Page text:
posted on Nov, 23 2015 @ 01:12 PM
A great man and (somewhat) of an inspiration for many of us "question askers" & "truth seekers" RIP Mr. McGowan, you have fought the good
But Dave doesn’t just do great research and display impeccable logic. He writes with so much wit that he can make the most incredible deceptions
(such as the faked moon landings) seem downright hilarious. For example:
“There was much about the Apollo flights that was truly miraculous, but arguably the greatest technological achievement was the design of the lunar
modules. Has anyone, by the way, ever really taken a good look at one of those contraptions? I mean a detailed, up-close look? I’m guessing that the
vast majority of people have not, but luckily we can quickly remedy that situation because I happen to have some really good, high-resolution images
that come directly from the good people at NASA.
While what is depicted in the images may initially appear, to the untrained eye, to be some kind of mock-up that someone cobbled together in their
backyard to make fun of NASA, I can assure you that it is actually an extremely high-tech manned spacecraft capable of landing on the surface of the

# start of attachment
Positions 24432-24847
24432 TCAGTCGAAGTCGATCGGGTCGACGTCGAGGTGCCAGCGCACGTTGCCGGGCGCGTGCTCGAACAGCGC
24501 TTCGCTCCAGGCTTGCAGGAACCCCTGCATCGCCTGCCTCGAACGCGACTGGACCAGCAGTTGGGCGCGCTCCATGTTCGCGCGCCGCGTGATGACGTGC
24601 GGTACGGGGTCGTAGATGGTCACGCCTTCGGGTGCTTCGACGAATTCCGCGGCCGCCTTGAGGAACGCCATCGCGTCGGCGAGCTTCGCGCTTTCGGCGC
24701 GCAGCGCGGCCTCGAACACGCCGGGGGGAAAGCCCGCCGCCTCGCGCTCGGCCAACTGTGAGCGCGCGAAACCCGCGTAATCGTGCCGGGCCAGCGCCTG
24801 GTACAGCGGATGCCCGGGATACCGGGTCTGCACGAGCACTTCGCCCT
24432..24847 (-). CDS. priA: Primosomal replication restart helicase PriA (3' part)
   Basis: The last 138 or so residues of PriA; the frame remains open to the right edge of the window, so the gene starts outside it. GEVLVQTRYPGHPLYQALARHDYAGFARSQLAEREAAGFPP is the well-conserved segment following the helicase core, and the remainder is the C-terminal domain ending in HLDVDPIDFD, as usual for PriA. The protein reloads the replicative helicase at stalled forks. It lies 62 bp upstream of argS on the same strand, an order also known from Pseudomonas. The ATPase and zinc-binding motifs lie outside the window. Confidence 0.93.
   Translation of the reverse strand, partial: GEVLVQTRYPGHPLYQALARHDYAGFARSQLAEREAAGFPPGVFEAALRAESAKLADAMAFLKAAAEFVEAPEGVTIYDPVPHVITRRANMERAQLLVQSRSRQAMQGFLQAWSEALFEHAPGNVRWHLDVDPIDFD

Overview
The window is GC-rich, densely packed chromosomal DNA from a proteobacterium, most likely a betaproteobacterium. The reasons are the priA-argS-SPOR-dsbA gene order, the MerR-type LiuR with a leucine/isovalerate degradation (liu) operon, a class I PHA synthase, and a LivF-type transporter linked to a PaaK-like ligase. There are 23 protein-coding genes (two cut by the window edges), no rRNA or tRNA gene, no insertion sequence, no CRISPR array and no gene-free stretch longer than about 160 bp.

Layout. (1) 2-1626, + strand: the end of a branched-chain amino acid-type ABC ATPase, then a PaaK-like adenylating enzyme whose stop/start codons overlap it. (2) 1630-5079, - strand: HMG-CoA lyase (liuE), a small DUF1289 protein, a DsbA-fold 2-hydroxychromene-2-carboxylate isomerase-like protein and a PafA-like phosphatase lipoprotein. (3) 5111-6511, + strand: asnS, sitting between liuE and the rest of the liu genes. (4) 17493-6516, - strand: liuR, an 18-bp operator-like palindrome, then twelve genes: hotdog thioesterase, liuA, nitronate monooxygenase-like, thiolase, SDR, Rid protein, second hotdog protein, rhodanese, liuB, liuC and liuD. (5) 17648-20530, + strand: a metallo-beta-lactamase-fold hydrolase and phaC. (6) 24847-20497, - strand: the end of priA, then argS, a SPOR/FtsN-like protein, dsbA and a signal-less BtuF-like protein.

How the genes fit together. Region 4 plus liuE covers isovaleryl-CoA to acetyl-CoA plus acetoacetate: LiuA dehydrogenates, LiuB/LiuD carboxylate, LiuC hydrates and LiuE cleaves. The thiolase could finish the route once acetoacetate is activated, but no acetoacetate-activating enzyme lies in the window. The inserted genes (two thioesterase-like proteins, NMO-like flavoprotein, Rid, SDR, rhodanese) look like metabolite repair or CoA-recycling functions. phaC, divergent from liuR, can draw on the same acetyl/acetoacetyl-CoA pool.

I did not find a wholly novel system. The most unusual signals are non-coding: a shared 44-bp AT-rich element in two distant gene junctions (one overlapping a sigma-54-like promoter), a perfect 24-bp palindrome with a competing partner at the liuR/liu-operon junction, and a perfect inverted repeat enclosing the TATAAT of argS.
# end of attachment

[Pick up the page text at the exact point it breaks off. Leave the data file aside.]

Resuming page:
Moon. And incredibly enough, it was also capable of blasting off from the Moon and flying 69 miles back up into lunar orbit! Though not immediately
apparent, it is actually a two-stage craft, the lower half (the part that looks like a tubular aluminum framework covered with Mylar and old Christmas
wrapping paper) being the descent stage, and the upper half (the part that looks as though it was cobbled together from old air conditioning ductwork
and is primarily held together, as can be seen in the close-up, with zippers and gold tape) being the ascent stage.
The upper half, of course, is the more sophisticated portion, being capable of lifting off and flying with enough power to break free of the Moon’s
gravity and reach lunar orbit. It also, of course, possessed sophisticated enough navigational capabilities for it to locate, literally out in the
middle of #ing nowhere, the command module that it had to dock with in order to get the astronauts safely back to Earth. It also had to catch that
command module, which was orbiting the Moon at a leisurely 4,000 miles per hour.